What to do when your parent turns to drugs or alcohol? Part 2 of 3

Earlier this week, we began our three-part blog series on the increase of substance abuse in our senior population. To recap our first blog, we said so often, when we speak about addiction and finding help, we speak in terms of helping parents find help for their young-adult children. Periodically, we talk about getting help for your spouse. However, we seldom discuss what happens when it is time to find help for your parents. Part one discussed some of the reasons why addiction appears in older adults. Now, we will discuss warning signs that your parent may have a problem with drugs or alcohol.

Some of these will be easier to recognize than others based on how frequently you see your parents in person as opposed to having telephone conversations. These identifiers are often mistaken for other symptoms of aging. If you see these changes, be diligent and find out why these changes are occurring.

1 – Falls
2 – A change in appearance–looking unkempt
3 – Increased sleep
4 – Misplaced items (such as keys)
5 – Disinterest in regular activities
6 – Has their general attitude changed? Are they anxious, sullen or argumentative?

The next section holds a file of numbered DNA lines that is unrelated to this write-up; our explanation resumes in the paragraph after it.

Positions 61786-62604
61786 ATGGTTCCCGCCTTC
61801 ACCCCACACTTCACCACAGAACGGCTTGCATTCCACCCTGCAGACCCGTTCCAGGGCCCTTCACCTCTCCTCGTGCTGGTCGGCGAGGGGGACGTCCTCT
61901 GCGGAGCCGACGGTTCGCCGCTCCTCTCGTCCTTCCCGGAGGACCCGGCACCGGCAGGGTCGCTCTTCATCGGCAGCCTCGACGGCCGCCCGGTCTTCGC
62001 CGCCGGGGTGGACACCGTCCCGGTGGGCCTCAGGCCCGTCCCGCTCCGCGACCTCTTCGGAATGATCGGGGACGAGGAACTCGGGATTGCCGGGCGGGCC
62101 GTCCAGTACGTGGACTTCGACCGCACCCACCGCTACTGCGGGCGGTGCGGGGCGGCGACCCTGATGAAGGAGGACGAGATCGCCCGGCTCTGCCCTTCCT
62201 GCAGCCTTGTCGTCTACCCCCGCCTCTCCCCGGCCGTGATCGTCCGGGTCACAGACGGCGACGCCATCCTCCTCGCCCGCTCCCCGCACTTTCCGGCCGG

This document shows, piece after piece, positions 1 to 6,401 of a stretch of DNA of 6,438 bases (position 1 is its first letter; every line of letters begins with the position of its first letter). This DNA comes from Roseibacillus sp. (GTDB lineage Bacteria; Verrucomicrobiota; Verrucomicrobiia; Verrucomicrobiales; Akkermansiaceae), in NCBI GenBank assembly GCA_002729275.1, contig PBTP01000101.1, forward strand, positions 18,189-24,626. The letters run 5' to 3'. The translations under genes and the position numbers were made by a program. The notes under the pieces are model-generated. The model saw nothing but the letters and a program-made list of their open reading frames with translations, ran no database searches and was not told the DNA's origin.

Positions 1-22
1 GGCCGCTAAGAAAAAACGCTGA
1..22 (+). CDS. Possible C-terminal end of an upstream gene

7 – Do they use multiple doctors and multiple pharmacies? Seniors are just as capable of doctor shopping as younger generations.
8 – Are they agitated or defensive if asked about their medications?
9 – Have they had a drastic increase in the amount of medication they take?
10 – Are they making excuses why they need more medication?

If your parent has surgery, ask what pain medications will be prescribed in the hospital and for post-op care at home. Check to make sure these medications will not offset or negatively affect medications prescribed for other issues. Be involved with the post-op pain management plan. Question the medical staff about the type of medication (opioid vs. Tylenol) and dosage.

Our next blog will explore speaking to your parent about drug or alcohol abuse and treatment options.

Related blog:  A Simple Explanation of Addiction.

Pathways provides 28-day and extended care treatment programs for adults with substance use disorders. In addition to engaging clients in the 12-Step process, the program also focuses on setting boundaries, developing coping skills and handling trauma. If you, or someone you know is in need of substance abuse treatment, contact Pathways for more information at 855-349-5988.